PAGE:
Runners, do you remember your first organized race in the days and weeks following the Boston Marathon bombing?

If your experience was anything like mine, it almost looked like a normal day. We still woke up at an ungoldly hour. We still slathered our whole wheat toast with peanut butter in one final ditch effort to carbo load. We still spent more minutes than we’d like to admit in the bathroom before pinning on a bib and hightailing our way to the starting line.

But when we got there, it wasn’t quite the same starting line we remembered. The formerly casual bag check had been replaced with a security-guarded system that took items in clear bags only. The corrals were far more gated than before to discourage non-runners from mixing into the crowds. The organizers had slung up a giant color-coded banner communicating to participants that the race before us was “alert level moderate.” They didn’t necessarily think anything was going to impact us between there and the finish line, but they wanted us all to be prepared regardless.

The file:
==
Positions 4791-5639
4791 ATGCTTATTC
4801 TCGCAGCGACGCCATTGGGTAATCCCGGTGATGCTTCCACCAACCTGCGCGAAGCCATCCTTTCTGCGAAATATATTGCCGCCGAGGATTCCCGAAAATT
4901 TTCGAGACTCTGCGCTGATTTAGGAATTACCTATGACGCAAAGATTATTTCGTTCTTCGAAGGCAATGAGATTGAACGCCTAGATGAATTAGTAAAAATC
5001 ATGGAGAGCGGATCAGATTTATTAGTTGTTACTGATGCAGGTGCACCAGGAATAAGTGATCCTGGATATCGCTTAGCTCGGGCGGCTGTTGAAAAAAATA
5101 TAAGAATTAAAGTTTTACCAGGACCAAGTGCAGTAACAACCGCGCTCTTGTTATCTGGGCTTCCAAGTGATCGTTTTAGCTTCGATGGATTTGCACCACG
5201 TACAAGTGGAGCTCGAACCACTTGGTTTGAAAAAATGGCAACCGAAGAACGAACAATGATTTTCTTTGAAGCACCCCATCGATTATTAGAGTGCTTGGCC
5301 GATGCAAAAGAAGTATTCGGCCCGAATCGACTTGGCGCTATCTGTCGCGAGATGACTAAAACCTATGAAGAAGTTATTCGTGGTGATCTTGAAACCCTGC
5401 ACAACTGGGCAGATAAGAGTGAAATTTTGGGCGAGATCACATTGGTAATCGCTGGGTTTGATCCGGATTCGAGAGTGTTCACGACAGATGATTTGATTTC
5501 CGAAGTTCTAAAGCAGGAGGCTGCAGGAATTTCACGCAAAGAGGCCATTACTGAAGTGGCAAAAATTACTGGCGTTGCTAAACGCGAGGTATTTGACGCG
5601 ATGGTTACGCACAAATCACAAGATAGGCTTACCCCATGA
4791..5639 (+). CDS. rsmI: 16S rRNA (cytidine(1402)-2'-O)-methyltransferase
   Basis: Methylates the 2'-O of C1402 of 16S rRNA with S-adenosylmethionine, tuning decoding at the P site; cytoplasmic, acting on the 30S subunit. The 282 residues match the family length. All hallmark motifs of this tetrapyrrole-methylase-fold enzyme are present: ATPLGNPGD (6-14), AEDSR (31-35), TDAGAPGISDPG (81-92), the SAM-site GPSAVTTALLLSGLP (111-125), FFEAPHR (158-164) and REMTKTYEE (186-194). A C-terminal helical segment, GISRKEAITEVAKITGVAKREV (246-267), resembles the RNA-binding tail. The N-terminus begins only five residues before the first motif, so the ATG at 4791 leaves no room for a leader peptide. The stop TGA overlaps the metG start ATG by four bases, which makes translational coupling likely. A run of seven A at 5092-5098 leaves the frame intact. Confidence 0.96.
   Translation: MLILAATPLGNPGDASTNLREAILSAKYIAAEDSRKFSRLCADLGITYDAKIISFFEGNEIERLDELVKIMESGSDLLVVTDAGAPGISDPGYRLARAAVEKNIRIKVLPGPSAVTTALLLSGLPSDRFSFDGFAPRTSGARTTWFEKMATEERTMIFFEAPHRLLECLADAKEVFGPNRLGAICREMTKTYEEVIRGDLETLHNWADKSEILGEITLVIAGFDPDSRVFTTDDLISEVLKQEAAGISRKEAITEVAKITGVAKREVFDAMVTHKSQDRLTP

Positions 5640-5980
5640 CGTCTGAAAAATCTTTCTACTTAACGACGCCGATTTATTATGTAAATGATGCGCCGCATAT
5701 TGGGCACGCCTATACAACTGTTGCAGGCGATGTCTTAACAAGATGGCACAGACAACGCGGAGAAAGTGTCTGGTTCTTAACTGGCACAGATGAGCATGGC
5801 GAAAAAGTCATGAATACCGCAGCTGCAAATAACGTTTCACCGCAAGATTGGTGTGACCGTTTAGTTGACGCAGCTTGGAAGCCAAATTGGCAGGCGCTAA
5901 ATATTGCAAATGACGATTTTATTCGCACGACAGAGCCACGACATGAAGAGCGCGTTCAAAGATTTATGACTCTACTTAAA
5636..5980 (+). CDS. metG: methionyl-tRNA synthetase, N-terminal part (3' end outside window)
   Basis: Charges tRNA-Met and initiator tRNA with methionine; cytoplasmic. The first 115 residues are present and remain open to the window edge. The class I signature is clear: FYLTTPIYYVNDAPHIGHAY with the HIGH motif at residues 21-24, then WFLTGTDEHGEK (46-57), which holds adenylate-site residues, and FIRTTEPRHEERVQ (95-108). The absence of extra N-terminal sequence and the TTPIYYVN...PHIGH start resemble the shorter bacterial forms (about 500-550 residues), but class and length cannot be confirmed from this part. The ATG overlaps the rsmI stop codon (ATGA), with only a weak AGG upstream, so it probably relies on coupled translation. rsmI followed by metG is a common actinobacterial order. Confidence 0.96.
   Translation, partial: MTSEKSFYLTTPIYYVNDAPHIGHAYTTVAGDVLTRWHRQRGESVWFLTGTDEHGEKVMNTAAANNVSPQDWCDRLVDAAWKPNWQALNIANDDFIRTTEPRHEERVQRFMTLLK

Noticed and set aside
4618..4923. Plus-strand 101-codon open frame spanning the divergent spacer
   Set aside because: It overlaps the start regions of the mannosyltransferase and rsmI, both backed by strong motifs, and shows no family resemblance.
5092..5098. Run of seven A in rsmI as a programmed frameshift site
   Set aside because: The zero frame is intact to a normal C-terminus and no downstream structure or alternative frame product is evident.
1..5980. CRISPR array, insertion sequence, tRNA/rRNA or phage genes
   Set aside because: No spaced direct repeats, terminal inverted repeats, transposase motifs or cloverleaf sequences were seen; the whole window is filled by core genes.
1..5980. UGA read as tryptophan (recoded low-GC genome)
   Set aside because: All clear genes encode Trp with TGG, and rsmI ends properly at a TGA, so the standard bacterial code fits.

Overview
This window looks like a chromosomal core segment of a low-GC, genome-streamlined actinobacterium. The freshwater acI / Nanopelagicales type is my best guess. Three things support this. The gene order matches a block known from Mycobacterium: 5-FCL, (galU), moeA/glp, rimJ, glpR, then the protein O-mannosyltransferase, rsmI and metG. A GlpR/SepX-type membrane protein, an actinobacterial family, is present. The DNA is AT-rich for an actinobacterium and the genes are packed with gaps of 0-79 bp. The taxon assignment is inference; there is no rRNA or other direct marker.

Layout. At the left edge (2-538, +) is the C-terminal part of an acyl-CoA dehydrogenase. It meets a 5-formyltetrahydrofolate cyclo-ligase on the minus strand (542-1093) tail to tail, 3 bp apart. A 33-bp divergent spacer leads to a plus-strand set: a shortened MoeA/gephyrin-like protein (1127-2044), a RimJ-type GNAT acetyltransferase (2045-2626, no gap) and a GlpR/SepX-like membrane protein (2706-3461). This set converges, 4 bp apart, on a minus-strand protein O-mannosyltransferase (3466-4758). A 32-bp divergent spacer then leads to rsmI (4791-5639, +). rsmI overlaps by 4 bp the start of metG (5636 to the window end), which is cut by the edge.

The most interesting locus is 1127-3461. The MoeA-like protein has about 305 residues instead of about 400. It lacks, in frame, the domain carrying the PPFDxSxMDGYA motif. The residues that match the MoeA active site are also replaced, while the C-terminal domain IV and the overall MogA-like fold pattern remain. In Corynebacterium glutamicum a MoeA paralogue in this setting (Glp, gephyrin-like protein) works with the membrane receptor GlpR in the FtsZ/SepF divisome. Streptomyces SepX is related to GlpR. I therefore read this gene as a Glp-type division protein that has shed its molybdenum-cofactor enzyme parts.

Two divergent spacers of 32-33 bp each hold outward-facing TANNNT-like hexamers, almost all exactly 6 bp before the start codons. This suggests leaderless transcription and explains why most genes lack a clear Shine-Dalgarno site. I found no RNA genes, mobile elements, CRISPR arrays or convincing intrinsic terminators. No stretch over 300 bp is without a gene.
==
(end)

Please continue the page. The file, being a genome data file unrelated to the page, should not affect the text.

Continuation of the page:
Prepared for what, exactly? Prepared for always being just a little bit nervous in a crowd, I guess. Prepared for suspiciously eyeing any innocently-abandoned backpack with growing concern. Prepared for understanding that the athlete’s great equalizer — the race course — wasn’t quite as safe as we all used to believe.

The Boston Marathon bombing changed the way we run races, but fortunately for most of us, the race course wasn’t the only place we felt like we could be ourselves. But what if it had been? What if it was the one space we felt like we could be who we wanted, act how we wanted, love who we wanted?